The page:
It's strange how much we romanticize the act of living life in the aftermath of someone else’s suicide. We stress upon stopping to smell the roses, we make a tremendous deal about seizing the day, we begin to preach the importance of appreciating everyone that comes along our way. Those of us that are left behind tend to suddenly idealize our otherwise mundane lives, as if painting over a tragedy with glitter will somehow hide the truth that most of us left to survive are actually just living out of spite.
For there is nothing exciting about watching pretty, tie-dye skies or new flowers bloom when under the same ground, you have been laid to rest for the very last time. Despite what we spew about gratitude and blessings, the world stops feeling as encouraging so we try to paint storybook colours over all the burst bubbles as we scramble around looking for reasons that justify our own survival.
I was suddenly praised for breaking out of my shell as I shed the secretive teenager and began speaking up louder; not because I had anything new to say but because my parents would not survive being kept in the dark by yet another.
I’ve been standing taller for the younger one of us that would grow up without the canopy of our protector. I may be meeker, shorter, and far more afraid, but for him, I stomp around proudly in the large shoes that were my brother’s.
There were too many eyes on our family waiting for us to buckle under the pressure as everyone played a game of whispered tennis with their opinions, trying to draw conclusions about what pushed one of us into oblivion, so I began scampering up ladders, donned in impossible ambition, hoping that if I collected enough accolades fast enough, they would serve as the perfect distraction and keep others from seeing your death as my destruction.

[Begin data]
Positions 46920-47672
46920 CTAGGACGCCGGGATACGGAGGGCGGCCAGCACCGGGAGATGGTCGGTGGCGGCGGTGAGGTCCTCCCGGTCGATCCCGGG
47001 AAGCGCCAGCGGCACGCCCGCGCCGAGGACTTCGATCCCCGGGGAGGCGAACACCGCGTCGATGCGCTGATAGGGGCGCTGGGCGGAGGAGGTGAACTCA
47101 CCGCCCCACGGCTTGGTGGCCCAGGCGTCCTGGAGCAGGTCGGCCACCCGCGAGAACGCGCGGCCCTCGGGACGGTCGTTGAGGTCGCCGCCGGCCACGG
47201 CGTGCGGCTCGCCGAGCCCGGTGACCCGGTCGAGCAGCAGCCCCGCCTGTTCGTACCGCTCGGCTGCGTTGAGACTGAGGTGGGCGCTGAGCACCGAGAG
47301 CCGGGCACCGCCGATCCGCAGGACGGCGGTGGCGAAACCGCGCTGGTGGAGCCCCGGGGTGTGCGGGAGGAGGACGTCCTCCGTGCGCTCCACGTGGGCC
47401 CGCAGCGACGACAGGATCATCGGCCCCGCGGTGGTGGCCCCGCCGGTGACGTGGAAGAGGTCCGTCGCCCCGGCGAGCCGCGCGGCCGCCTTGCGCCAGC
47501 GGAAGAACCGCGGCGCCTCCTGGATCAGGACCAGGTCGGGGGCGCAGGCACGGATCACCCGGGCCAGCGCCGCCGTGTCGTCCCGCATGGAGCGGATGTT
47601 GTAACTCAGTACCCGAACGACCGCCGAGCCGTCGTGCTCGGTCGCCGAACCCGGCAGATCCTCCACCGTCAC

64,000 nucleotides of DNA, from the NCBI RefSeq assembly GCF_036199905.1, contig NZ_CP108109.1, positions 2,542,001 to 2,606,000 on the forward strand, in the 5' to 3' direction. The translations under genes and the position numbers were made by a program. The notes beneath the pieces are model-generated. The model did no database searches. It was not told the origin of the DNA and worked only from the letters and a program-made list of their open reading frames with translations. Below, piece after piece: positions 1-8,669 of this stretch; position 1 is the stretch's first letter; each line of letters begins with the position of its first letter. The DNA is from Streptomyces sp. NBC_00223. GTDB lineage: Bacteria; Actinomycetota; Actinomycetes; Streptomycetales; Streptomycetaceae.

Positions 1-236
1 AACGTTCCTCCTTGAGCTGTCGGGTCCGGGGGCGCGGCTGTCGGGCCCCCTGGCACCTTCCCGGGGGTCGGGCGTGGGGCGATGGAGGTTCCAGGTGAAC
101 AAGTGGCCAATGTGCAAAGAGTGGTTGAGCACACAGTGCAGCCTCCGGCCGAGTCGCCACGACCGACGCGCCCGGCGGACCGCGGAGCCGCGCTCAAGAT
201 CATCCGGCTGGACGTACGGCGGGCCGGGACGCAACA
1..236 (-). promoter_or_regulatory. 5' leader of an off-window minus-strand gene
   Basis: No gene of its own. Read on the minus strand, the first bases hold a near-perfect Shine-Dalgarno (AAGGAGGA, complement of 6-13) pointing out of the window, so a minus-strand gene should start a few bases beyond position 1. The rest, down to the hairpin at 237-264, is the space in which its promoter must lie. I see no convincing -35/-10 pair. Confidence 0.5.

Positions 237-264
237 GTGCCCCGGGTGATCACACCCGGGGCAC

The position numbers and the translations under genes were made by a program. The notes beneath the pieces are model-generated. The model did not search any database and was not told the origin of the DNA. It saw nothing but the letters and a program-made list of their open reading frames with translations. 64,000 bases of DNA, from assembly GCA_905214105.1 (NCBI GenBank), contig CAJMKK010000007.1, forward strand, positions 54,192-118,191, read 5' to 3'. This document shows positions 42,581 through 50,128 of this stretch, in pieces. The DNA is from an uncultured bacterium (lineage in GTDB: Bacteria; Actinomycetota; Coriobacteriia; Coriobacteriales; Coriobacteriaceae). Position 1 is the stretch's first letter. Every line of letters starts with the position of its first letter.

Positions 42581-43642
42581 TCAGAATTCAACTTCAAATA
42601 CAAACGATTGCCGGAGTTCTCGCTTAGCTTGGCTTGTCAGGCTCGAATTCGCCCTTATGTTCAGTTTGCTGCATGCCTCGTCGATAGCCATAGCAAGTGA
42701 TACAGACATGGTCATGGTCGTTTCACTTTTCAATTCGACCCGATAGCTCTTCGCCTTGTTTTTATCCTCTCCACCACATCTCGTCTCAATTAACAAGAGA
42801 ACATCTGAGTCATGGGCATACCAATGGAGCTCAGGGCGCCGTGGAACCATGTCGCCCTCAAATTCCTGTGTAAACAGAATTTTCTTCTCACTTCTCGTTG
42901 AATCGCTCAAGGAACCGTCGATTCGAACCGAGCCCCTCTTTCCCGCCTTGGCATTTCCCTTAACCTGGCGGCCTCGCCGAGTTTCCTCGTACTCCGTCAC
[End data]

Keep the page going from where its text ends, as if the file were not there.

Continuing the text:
I started to laugh louder for the man who snuck into my life and reminded me that two years ago, I wasn’t the one who died. I wanted so desperately for him to see that I wasn’t miserable being alive nor was I playing with my own suicidal fantasies. That there was more to me than scar tissue that refuses to heal. I wanted to be the woman he insisted he could see; one filled with hope and fight and possibilities, and not just the empty vessel I have morphed into gradually.
All my life I have been following footsteps that have suddenly walked off the face of the earth and so ever since then, I have relied on others to decide my role and my worth. With enough voices whispering in my ears and any will to live buried away, I’ve spent too much time justifying my own life by trying to find my purpose in other people’s eyes. But it doesn’t always have to be death or suicide, for life itself is plagued by goodbyes so despite how desperately you hold on, most people will pass you by. As people melt into shadows, I find myself sitting in capsules of time, sifting through our hoarded memories trying to find the pieces that were mine because the sudden solitude is a glaring reminder that I better find my own reasons again, before my own hourglass runs out of time.